The 100K is the event’s signature distance, and the day proved daunting enough that numerous runners dropped along the way to the finish line. Greg Soutiea was not among them, however. The 34-year-old resident of Quincy, Mass., delivered a strong performance that landed him in the top 10 overall. Soutiea cruised through the 63.5-mile course and its 12,000 feet of climbing and earned a ninth-place overall finish in 12:31:51 – just one second behind eighth-place finisher Jim Sweeney, 36, of Albany, N.Y.

Of the 44 runners who finished the race within the 19 1/2-hour time limit, just 12 did so in less than 13 hours – the top seven men and top five women. That included men’s winner Tyler Sigl, 32, of Seymour, Wisc., who finished in 10:08:24, and women’s winner Amanda Basham, 28, of North Logan, Utah, who was third overall in 10:40:55. For Basham, it was her second straight victory at UROC.

Meanwhile, another 58 runners finished the “heavy” 50K race – 34.3 miles – within the 10-hour time limit, conquering 5,500 feet of climbing along the way to Skylark Nature Preserve and Lodge. Daniel Long was the lone Massachusetts resident in the field, and he placed eighth overall – sixth among the men – in 6:41:25.

Riverlands 100

The second annual Riverlands 100 looked mighty similar to the first, at least in terms of the course and the winners. The race, which took place on May 12-13 at Androscoggin Riverlands State Park in Turner, Maine, required runners to once again complete five out-and-backs on ATV trail through the park.

Just like in 2017 when Beau Langevin of Biddeford, Maine, and Laura Perry of Orleans, Ontario, swept the men’s and women’s victories, they were again the champions in 2018. Langevin, 38, finished in 19:02:42, outdistancing the rest of the field by nearly two and a half hours. Perry, 37, was the women’s winner and fifth overall finisher in 23:16:41.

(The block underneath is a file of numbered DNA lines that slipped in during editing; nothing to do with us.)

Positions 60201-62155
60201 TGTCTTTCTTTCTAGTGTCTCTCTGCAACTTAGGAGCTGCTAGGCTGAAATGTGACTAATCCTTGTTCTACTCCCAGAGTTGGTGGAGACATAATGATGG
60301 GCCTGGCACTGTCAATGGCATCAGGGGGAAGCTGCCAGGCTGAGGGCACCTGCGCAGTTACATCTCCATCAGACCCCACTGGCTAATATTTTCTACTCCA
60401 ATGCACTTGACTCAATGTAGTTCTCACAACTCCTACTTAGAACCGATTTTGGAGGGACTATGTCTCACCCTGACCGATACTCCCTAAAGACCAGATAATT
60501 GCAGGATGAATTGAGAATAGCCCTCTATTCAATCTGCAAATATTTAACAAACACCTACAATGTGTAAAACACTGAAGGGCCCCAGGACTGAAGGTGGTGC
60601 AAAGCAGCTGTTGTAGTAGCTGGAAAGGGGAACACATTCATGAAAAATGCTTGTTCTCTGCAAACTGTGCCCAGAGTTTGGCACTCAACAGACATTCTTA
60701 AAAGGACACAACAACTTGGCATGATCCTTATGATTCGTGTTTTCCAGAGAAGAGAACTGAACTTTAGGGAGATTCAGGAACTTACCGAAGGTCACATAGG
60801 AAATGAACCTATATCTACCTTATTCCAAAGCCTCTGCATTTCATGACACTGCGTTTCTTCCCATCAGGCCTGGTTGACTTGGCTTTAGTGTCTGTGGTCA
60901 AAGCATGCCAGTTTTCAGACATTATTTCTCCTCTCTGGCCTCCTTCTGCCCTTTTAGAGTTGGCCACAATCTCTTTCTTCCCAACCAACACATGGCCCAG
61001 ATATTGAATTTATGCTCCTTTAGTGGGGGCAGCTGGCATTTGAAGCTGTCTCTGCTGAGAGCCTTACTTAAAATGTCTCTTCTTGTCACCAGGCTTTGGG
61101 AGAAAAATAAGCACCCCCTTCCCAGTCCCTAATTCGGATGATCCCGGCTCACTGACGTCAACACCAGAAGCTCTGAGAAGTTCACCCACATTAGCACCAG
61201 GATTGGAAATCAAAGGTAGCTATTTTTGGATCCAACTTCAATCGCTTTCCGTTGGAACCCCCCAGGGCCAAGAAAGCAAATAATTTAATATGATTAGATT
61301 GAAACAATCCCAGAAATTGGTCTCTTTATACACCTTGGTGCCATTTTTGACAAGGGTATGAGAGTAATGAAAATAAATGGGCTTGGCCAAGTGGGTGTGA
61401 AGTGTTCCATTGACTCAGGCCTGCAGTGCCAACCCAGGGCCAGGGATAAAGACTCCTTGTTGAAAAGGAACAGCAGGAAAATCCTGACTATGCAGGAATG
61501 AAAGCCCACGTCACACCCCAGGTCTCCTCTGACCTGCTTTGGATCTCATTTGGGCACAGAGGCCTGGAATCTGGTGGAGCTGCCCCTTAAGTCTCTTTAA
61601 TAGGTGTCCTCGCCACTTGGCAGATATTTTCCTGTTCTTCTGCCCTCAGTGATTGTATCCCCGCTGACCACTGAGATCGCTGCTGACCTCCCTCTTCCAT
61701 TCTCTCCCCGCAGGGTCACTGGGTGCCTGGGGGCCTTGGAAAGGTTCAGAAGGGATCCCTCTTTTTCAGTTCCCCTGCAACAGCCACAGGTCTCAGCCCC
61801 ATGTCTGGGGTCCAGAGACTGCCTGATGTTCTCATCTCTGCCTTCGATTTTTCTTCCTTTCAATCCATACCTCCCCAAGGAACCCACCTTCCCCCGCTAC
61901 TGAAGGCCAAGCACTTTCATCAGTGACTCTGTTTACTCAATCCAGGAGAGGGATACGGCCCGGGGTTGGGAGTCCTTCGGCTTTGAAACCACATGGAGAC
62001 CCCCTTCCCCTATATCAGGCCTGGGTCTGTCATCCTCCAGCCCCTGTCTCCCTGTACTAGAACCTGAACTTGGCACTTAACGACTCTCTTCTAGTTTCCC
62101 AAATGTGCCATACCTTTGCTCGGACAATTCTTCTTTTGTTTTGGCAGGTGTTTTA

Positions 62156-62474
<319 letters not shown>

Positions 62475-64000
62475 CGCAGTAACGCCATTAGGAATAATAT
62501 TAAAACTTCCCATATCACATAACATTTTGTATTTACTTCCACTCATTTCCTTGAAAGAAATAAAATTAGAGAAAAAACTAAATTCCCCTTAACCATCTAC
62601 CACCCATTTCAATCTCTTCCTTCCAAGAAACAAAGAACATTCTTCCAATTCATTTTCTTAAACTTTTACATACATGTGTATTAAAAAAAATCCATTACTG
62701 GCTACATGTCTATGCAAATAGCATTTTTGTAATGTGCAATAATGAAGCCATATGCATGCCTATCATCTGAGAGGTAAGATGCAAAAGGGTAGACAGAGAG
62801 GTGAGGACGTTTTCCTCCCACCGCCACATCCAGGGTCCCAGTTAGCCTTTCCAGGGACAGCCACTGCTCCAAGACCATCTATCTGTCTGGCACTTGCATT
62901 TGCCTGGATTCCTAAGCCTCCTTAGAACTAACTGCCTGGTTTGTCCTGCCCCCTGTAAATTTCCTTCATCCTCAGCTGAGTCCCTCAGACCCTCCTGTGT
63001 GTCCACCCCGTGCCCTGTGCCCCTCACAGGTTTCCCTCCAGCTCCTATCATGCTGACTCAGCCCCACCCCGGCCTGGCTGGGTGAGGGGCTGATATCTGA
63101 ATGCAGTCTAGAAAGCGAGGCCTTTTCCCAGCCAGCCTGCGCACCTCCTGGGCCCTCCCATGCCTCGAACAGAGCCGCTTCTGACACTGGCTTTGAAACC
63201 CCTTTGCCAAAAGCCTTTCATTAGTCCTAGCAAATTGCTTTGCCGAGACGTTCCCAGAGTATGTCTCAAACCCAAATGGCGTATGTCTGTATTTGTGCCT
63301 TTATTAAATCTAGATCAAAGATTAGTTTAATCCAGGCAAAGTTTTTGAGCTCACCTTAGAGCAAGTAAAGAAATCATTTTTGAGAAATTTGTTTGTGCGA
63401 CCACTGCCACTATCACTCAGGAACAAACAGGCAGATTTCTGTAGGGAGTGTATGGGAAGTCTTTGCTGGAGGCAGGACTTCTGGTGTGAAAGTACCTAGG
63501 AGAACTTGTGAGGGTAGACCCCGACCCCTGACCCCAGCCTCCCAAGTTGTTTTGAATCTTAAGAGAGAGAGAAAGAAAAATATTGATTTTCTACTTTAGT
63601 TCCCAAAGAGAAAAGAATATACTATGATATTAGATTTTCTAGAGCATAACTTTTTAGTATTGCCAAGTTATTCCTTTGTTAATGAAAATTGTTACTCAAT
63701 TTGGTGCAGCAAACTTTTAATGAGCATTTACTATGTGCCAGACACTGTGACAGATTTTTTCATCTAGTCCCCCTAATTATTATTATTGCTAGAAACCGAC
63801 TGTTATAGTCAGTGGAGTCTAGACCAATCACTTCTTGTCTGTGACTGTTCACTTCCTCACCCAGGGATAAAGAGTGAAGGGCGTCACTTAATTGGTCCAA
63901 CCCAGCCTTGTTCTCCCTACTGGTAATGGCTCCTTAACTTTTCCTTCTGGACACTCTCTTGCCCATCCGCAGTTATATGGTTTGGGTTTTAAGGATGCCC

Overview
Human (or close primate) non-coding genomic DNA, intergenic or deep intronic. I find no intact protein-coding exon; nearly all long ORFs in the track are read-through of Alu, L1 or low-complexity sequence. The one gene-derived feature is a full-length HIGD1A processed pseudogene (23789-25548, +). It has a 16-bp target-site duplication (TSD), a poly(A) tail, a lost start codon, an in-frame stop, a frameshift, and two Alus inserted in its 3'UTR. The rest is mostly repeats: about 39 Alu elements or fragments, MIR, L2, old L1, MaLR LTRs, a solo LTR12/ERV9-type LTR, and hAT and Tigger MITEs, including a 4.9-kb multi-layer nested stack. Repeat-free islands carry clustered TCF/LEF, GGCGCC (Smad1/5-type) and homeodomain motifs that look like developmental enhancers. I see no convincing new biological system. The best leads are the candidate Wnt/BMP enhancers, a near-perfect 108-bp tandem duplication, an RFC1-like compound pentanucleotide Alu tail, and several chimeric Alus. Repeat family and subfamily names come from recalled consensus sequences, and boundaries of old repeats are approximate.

Of the 53 starters, 29 runners finished the race within the 32-hour time limit. That included two Massachusetts residents. James Gawle, 66, of Webster finished 20th overall in 28:27:52. Additionally, 57-year-old Andover resident Nate Combs finished in 30:04:45. Both Gawle and Combs also finished Riverlands in 2017.

Dawn to Dusk to Dawn

Padraig Mullins is no stranger to the Dawn to Dusk to Dawn Ultras. The event limits its field to 70 participants between the 24-hour, 12-hour and 50K options, and Mullins has been a part of the close-knit event multiple times.

He made his third trip to the event May 12-13 where he once again set out to see how many times he could circle the track at Academy Park High School in Sharon Hill, Pa., within 24 hours.

In 2015, Mullins finished fifth overall with 133.20 miles. In 2016, he completed 100.16 miles and placed 15th. After a year away, Mullins returned last weekend and put forth a strong effort in challenging conditions. Beginning at 7 a.m. on Saturday, he raced through temperatures in the 70s with thick humidity. Then, as the overnight hours arrived Mullins and his fellow 24-hour runners were pummeled by a heavy downpour. As the morning sun rose, Mullins completed his final trips around the track, stopping after 23 hours and 57 minutes. The 36-year-old resident of Cambridge, Mass., finished his race with 132.7159 miles – easily outdistancing the field to secure a first-place finish.